Sunday Tasmanian - Tassie Living - - BOOKS -

Writ­ten by Erica Har­ri­son, im­ages by Si­mon Rip­ping­dale ( Pen­guin ( Vik­ing), hard­cover, $ 24.99) THE lit­tle girl at the heart of this story is born with an ex­tra bit on her bum. As time goes by, it grows into a long, beau­ti­ful tail that ex­presses all her feel­ings, and be­cause it is a re­flec­tion of their beloved daugh­ter, her par­ents em­brace her dif­fer­ent­ness with­out ques­tion. Even her class­mates think it’s cool.

Un­til one day they don’t. As chil­dren grow into ado­les­cents, life is all about try­ing to fit in, rather than cel­e­brat­ing the things that make us in­di­vid­u­als. Dev­as­tat­ingly, the girl’s pain at the re­jec­tion of her peers leads to the de­ci­sion to cast off her unique­ness, but her search for hap­pi­ness only ends in a dead grey­ness be­cause she is no longer her true self. Is there any hope for her to be who she re­ally needs to be?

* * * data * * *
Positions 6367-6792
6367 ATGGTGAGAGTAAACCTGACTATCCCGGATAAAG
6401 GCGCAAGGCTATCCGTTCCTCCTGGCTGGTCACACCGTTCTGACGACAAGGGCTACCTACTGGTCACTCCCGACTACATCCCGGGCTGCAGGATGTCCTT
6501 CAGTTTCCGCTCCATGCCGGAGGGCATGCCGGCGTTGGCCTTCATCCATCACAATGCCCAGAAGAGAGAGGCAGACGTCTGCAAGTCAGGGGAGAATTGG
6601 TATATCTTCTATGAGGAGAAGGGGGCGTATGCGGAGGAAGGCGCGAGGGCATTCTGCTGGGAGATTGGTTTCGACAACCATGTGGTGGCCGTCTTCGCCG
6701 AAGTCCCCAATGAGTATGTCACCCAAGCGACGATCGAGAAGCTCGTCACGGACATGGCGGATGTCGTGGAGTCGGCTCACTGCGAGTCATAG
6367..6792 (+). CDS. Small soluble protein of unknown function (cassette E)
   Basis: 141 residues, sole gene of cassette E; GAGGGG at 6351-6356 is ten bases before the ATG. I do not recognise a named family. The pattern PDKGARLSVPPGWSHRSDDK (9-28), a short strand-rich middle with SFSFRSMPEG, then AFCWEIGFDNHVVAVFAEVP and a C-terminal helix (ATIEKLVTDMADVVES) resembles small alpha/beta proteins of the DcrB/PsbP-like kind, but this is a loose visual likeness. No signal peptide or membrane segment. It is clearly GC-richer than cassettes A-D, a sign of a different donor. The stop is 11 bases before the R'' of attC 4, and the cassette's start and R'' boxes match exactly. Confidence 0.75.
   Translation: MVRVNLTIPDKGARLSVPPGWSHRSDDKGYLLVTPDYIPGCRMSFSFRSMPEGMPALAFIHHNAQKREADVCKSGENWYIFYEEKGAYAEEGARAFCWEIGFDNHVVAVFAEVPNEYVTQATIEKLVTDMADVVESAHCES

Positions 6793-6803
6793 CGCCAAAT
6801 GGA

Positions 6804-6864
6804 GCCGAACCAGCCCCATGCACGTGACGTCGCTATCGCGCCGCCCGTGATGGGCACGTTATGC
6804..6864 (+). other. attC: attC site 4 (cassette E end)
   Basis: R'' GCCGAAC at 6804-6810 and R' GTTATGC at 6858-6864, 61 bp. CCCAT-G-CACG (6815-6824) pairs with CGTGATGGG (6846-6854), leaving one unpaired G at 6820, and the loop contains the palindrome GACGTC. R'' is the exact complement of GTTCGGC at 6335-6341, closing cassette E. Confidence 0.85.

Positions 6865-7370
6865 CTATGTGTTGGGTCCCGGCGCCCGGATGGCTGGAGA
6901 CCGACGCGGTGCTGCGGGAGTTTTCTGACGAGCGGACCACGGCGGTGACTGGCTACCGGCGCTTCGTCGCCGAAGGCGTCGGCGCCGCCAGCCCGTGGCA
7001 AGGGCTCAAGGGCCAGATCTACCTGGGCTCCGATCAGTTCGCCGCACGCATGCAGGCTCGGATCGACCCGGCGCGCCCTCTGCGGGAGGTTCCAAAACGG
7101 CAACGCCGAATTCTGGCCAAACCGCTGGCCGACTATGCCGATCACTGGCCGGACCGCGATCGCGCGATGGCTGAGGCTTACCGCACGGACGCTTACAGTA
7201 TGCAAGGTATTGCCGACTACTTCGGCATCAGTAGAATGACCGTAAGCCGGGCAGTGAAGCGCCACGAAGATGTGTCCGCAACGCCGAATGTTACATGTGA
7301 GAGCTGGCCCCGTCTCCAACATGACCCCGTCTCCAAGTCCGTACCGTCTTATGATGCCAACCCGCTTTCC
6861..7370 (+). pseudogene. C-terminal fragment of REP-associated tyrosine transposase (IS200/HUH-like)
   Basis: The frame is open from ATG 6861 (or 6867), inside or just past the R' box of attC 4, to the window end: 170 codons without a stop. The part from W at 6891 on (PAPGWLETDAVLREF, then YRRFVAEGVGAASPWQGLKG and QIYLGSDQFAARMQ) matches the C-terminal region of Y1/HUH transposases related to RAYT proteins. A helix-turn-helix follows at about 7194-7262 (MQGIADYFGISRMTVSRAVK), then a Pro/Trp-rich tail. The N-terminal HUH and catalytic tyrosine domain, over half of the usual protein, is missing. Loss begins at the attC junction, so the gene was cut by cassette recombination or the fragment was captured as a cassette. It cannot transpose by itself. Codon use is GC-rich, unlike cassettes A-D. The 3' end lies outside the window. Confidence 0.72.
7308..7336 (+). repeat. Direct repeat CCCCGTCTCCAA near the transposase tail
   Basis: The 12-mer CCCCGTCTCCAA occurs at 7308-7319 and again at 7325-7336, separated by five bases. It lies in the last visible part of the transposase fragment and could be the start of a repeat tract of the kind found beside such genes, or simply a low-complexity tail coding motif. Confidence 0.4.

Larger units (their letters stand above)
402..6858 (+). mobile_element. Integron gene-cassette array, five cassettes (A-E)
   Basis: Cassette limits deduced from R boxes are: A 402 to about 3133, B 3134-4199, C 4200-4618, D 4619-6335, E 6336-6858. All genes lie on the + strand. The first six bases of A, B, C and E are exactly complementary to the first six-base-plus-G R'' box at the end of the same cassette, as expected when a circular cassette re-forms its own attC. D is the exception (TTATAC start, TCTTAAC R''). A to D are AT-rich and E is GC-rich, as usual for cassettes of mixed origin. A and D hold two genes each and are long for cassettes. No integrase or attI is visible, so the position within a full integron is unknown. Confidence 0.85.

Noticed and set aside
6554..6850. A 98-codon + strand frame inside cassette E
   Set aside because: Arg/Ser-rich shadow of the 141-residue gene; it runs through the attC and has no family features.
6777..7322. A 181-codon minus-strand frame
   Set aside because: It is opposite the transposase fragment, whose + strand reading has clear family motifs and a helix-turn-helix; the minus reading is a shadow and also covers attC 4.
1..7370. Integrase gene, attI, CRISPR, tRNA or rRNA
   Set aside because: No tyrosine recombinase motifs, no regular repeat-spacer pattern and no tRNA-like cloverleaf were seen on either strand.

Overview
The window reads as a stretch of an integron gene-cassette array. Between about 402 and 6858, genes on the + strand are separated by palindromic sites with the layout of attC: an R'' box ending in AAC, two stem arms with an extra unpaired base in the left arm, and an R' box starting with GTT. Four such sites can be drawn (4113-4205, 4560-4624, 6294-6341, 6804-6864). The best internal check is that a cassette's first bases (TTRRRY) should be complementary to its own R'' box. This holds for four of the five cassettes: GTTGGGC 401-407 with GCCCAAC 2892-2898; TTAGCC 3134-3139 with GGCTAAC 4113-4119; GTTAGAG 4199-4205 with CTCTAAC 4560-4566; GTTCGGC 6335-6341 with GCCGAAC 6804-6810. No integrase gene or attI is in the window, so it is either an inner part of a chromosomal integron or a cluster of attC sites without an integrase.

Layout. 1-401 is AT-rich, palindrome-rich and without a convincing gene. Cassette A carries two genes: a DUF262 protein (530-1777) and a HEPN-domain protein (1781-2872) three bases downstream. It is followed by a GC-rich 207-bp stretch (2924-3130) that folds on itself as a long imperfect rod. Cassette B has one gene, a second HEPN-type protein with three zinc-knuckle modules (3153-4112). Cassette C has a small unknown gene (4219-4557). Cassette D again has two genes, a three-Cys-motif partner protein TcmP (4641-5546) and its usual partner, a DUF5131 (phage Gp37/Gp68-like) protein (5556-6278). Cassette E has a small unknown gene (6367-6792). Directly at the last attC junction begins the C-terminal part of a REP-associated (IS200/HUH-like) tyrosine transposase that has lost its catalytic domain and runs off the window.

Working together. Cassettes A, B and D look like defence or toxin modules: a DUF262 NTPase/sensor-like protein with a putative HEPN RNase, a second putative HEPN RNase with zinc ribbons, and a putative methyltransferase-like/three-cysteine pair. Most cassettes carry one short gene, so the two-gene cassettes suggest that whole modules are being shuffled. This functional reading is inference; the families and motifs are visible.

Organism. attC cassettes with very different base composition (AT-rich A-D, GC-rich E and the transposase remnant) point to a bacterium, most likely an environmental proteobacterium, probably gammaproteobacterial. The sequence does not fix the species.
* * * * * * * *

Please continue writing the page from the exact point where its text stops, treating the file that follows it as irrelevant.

Told in wag­gishly funny rhyme and il­lus­trated with im­ages from the an­i­mated short film that fea­tures the voices of Cate Blanchett, David Wen­ham and Barry Otto, this truly ex­cep­tional book of­fers an insight into the pres­sure we put on our­selves to con­form and be what oth­ers ex­pect us to be. It is also a warm, witty, won­der­ful celebration of the quirks of hu­man­ity that mark us as in­di­vid­u­als with our own place in the world.

Such a spe­cial and valu­able story for chil­dren of all ages, even ado­les­cents who may nor­mally shun pic­ture books.

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